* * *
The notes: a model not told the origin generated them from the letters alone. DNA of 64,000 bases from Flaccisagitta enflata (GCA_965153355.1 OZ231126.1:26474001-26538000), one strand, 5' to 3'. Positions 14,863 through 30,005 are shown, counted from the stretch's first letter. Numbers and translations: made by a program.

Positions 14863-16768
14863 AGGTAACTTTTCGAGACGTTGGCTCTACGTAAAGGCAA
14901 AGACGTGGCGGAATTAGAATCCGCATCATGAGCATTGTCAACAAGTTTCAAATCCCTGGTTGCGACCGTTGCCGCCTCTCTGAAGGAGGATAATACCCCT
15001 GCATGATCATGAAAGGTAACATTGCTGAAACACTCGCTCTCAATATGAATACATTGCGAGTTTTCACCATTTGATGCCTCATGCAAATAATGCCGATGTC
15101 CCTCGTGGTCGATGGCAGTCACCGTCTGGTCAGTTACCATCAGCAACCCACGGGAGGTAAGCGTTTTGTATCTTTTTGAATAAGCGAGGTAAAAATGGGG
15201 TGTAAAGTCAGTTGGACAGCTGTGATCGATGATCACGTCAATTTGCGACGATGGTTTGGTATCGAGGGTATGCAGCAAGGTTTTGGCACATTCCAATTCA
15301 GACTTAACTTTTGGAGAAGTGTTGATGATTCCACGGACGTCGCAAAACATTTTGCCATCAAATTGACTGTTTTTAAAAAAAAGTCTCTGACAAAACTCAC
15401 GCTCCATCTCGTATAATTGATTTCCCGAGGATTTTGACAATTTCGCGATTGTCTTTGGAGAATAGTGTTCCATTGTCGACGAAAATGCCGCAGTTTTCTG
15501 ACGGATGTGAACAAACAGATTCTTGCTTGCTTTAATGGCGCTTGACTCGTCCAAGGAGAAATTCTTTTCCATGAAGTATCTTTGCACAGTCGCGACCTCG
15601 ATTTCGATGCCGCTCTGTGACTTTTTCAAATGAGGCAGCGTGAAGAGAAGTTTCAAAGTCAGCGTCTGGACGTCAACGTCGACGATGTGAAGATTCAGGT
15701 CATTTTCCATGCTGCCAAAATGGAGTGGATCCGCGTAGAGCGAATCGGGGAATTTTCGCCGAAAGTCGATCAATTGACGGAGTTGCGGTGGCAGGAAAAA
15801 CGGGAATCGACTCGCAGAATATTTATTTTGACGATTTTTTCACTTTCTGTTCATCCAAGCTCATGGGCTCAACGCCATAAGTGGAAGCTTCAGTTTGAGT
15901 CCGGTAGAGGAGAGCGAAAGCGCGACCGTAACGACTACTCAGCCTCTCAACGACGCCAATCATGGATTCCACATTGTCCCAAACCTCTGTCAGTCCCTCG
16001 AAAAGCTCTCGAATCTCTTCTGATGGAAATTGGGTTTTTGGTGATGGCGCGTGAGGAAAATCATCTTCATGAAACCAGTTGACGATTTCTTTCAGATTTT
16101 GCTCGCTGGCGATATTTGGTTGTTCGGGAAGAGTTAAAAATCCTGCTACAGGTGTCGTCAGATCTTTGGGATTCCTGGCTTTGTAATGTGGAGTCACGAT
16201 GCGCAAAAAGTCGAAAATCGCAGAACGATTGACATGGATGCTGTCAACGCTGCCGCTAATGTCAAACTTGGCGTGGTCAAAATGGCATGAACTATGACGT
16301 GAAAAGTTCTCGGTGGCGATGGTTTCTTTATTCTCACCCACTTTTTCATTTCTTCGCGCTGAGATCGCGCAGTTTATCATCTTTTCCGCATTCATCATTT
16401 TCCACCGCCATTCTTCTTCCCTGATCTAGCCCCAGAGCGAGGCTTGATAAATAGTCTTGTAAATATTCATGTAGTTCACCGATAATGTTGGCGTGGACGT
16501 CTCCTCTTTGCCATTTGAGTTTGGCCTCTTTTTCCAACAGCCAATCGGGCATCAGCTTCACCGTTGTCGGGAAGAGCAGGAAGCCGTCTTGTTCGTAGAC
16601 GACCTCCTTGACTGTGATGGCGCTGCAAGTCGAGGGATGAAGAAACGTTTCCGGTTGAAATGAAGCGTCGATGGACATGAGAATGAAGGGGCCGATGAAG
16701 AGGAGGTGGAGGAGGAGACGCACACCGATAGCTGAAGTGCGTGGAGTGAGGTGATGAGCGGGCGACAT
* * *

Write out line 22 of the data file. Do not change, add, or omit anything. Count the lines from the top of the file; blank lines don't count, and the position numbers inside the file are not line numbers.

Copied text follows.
16701 AGGAGGTGGAGGAGGAGACGCACACCGATAGCTGAAGTGCGTGGAGTGAGGTGATGAGCGGGCGACAT